Afworky never accepted Eritrea’s defeat in 2004 at the end of its long war with Ethiopia. He ignited the Somali conflict as part of a grand plan to overcome his military inferiority by guile and subversion. The Eritrean ruler is well regarded by Ethiopia’s largest ethnic tribe, the Oromo, which form 40% of the population. To stir up the Oromo’s secessionist aspirations, the Eritreans established the Oromo Liberation Front-OLF, which Afworky eggs on to fight the Addis Ababa government from a base in the Eritrean capital of Asmara.
Then, five months ago, Afworky persuaded a large group of high-ranking Ethiopian military commanders, members of the Oromo tribe, to defect to Eritrea. He took their advice on ways to topple his third cousin in Addis Ababa and launched three fronts:
1. He laid on a supply of Eritrean arms, funds, logistical assistance and intelligence to the Oromo Liberation Front.
2. He furnished the same assistance to the Ogaden National Liberation Front. This group represents the 1.5 million Muslim tribesmen who inhabit the 200,000-square-kilometer desert region. Ogaden wound up as “Italian Somaliland under Ethiopian Control” (a reminder of the Italian colonizers driven out in World War II), after wars between Somalia and Ethiopia which continued from the 1970s.
Ethiopia prizes Ogaden as the corridor to its only outlet to the sea at the big port of Djibouti, which sits astride the point where the Indian Ocean converges with the Gulf of Aden, the Persian Gulf and the Red Sea.
The struggle for control of the strategic Ogaden is never-ending and beats strongly in Ethiopia’s backing for the Somali government against the Islamic Courts militias.
The IUC aspires to establish a Muslim Greater Somalia extending into Ethiopia and Kenya. Addis Ababa’s Christian rulers fear that if the IUC gains power in Somalia and wins control over the Muslim tribes of Ogaden through the militant National Liberation Front, the militia will have the power to sever Ethiopia from its desert corridor to the coast, and establish al Qaeda in bases on the border of Christian Ethiopia.
Afworky backs a third group, the Ethiopian People’s Patriotic Front – EPPF, which wages guerrilla warfare against what it calls the “dictatorial, repressive regime of Meles Zenawi in Addis Ababa.” This small group operates in the north in the Emien Gondar and Amhara regions.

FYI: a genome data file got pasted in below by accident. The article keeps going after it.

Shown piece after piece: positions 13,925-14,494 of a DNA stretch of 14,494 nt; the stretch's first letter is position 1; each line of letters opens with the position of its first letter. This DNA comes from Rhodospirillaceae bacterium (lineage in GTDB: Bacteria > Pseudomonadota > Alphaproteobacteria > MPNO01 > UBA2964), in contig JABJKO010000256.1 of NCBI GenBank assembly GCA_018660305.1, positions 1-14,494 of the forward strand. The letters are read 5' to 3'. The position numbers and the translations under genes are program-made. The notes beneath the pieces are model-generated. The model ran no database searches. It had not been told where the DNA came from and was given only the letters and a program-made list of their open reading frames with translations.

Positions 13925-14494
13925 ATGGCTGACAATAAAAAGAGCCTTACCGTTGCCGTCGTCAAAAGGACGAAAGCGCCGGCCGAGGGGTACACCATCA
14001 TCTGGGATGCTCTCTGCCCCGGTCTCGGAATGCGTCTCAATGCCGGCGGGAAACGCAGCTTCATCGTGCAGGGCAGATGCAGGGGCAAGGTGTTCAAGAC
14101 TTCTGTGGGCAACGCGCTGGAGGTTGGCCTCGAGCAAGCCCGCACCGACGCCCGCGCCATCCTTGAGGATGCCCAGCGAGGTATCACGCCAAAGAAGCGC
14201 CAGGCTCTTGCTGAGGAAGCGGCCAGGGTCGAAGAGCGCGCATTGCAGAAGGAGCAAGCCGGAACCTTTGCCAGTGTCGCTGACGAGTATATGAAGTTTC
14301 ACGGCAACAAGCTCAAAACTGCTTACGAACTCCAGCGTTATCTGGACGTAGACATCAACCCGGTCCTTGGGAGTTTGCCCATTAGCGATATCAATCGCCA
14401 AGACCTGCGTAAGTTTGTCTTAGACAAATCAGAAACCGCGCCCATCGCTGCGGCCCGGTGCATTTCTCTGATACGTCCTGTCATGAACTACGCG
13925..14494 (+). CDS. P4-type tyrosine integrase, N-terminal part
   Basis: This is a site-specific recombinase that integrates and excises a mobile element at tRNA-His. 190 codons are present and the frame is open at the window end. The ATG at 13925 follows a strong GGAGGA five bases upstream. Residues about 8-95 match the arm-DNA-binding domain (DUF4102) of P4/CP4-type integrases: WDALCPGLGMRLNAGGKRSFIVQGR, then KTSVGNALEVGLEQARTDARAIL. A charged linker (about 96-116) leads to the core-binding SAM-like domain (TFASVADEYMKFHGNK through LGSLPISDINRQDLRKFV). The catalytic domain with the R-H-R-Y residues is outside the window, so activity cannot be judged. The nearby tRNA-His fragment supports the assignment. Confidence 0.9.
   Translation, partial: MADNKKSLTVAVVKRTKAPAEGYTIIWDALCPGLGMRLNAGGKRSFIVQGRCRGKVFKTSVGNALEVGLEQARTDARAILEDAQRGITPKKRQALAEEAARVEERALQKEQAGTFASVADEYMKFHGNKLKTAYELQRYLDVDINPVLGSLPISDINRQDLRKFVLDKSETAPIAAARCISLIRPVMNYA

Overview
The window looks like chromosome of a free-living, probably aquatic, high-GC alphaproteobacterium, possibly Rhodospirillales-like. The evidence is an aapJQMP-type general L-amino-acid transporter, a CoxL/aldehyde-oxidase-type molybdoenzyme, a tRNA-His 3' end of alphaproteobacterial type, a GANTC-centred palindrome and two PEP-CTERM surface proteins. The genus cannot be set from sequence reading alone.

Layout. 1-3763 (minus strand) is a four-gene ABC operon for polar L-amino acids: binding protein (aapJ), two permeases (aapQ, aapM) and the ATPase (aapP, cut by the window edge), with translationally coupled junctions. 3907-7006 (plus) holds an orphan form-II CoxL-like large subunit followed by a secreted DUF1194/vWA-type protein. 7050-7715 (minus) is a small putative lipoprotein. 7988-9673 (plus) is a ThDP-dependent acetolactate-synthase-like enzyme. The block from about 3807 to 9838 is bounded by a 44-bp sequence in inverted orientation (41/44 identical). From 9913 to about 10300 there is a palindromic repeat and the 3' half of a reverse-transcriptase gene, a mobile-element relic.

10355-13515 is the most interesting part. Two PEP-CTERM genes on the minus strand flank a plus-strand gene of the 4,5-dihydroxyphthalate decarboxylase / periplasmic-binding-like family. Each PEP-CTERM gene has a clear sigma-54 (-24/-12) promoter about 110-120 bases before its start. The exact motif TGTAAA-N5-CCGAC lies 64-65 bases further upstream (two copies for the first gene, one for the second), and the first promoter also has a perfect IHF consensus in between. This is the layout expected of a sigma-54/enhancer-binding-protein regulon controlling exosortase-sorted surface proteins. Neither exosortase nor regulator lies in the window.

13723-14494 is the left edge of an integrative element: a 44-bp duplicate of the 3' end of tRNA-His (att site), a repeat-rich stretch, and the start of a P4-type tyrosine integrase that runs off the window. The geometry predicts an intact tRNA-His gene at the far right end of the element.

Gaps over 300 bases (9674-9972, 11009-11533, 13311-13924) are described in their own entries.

All three groups have been primed by the Eritrean president to rise up against his cousin’s regime in Addis Ababa when the Ethiopian army is fully engaged in Somalia. Their mission is to cut his supply lines and force his armed forces to withdraw from Somalia in order to put down their uprisings and save his regime.
Afworky is gambling heavily on this plan. Asked if he is not afraid of a Somali Islamist victory bringing al Qaeda to his own doorstep, he replies unhesitatingly that American and French military forces are deployed between Eritrea’s borders and Somalia for the very purpose of combating al Qaeda’s penetration of the Horn of Africa.
And what has led the canny Saudi king Abdullah, Egyptian president Hosni Mubarak and Libyan ruler Muammar Qaddafi along with Syria and Yemen to dip their hands in the Somali cauldron and back the radical Islamic Courts revolutionaries? Their involvement in the Horn of Africa harks back to old enmities between the Muslim nations of the region and Christian Ethiopia, which also controls the sources of the Nile. However, their willingness – even after 9/11 and five years into the global war on terror in Afghanistan, Iraq, Europe and Asia – to range behind the Somali Islamists and let them establish a new al Qaeda stronghold, is not good news for Washington. It could be an advance signal of their intentions to step into the Iraq conflict if the fate of the Sunni Arab minority is at stake.